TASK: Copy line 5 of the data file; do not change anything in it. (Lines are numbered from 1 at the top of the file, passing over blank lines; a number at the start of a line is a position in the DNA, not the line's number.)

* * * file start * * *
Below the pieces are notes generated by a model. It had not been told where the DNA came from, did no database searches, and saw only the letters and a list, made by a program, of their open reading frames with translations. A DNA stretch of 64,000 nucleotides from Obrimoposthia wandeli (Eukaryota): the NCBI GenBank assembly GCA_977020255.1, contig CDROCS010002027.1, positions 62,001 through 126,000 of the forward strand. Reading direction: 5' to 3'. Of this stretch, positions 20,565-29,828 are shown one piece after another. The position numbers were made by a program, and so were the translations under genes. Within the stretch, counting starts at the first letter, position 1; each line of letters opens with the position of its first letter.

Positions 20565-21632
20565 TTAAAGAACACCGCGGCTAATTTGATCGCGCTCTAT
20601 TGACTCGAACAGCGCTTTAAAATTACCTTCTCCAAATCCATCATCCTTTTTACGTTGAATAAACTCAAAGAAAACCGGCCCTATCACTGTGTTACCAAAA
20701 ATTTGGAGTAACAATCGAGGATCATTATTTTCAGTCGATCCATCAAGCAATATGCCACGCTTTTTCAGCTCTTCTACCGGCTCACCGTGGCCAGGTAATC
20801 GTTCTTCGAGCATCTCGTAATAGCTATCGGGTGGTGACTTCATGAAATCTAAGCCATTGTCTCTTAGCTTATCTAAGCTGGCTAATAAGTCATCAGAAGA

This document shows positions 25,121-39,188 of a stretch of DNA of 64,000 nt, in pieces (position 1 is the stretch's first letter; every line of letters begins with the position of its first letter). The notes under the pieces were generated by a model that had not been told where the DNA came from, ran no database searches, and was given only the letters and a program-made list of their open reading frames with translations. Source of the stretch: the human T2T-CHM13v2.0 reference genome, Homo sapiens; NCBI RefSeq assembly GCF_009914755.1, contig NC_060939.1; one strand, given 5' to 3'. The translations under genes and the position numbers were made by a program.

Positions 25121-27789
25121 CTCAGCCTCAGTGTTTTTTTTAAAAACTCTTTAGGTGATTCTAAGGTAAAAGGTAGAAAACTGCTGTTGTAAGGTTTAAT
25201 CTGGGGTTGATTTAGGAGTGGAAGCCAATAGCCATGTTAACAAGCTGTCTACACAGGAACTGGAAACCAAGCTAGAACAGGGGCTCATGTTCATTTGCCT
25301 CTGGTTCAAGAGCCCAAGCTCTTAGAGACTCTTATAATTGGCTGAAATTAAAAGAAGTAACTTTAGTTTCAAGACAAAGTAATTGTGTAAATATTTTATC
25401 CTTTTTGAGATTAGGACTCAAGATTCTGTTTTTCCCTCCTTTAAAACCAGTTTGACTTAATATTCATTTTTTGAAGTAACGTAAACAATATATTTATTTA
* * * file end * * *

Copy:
20701 ATTTGGAGTAACAATCGAGGATCATTATTTTCAGTCGATCCATCAAGCAATATGCCACGCTTTTTCAGCTCTTCTACCGGCTCACCGTGGCCAGGTAATC